SEC Charges Broker-Dealer for Failing to Protect Customers' Trading Information

Before the United States District Court for the Southern District of New York, the SEC charged a broker-dealer for failing to protect its customers' trading information.

In the Complaint, the SEC alleged that a broker-dealer communicated to customers and to the public a false claim that it implemented "information barriers" and "systemic separation between business groups" to protect customers' information. The SEC contended that nearly all of the broker-dealers' employees, including its proprietary traders as well as affiliated broker-dealers, had access to customer "material non-public information" ("MNPI") that included customer names and transaction details. Among other allegations, the SEC argued that the information could have been used by the broker-dealer's employees to front run the trades of the broker-dealer's customers.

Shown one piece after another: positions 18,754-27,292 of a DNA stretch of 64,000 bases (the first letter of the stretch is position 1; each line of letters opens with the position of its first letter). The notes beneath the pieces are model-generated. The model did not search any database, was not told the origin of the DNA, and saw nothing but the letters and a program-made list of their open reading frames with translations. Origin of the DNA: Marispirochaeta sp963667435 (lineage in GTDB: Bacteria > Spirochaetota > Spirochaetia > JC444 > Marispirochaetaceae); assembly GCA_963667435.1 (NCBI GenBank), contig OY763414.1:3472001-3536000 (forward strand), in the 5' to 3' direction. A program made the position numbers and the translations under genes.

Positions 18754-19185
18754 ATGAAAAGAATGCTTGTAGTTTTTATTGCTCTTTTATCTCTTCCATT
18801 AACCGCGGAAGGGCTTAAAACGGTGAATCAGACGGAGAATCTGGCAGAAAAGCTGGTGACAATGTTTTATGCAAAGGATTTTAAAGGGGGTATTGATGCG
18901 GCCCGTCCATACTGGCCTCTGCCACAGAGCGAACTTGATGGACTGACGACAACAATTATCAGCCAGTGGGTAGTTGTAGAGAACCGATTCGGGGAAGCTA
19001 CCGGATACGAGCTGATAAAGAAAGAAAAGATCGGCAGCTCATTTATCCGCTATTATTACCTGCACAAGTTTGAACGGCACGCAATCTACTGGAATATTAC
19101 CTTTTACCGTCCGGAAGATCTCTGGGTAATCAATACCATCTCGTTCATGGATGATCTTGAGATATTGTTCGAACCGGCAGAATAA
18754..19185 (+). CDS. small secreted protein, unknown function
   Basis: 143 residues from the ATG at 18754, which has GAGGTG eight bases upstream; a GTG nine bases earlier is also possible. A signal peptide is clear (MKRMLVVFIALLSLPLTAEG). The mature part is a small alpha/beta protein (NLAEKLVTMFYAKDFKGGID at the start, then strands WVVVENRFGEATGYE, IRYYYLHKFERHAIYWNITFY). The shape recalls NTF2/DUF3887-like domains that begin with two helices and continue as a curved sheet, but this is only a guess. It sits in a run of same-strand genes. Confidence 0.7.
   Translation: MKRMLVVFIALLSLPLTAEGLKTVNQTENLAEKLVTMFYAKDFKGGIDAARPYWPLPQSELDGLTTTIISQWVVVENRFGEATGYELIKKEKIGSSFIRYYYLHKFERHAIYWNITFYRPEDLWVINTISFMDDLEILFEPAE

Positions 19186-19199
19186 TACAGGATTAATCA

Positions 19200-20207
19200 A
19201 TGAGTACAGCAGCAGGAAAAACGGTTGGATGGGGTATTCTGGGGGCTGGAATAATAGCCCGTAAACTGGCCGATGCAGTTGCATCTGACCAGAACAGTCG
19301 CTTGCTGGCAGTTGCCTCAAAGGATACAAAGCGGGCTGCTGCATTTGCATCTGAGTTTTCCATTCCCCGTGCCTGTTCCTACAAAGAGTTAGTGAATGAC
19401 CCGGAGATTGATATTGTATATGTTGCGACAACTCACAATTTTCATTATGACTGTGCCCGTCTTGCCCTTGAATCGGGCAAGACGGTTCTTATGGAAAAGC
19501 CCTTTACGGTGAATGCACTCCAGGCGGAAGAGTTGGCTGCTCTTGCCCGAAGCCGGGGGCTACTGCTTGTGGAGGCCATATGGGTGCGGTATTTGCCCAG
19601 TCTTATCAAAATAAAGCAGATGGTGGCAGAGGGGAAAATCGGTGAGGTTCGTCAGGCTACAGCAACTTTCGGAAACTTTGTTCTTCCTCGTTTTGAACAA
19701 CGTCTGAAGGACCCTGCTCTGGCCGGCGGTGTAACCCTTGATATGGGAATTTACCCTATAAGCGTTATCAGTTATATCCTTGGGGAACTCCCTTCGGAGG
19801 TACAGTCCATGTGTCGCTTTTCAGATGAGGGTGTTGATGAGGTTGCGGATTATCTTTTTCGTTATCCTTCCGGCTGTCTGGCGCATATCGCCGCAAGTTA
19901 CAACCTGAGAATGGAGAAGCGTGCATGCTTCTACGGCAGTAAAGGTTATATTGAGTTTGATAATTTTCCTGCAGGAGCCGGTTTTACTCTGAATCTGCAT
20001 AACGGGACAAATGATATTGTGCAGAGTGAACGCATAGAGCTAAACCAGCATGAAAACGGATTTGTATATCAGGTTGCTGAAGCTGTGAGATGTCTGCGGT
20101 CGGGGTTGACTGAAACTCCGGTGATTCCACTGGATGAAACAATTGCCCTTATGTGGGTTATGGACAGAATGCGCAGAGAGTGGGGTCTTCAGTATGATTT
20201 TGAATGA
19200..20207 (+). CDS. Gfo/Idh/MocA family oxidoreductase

In the Complaint, the SEC charged that the broker-dealer violated Securities Act Section 17 ("Fraudulent Interstate Transactions") and Exchange Act Section 15(g) ("Registration and regulation of brokers and dealers").

For relief, the SEC is seeking from the broker-dealer (i) permanent enjoinment of future violations, (ii) disgorgement of ill-gotten gains plus prejudgment interest and (iii) civil penalties.

Premium Content

Available only to Premium subscribers.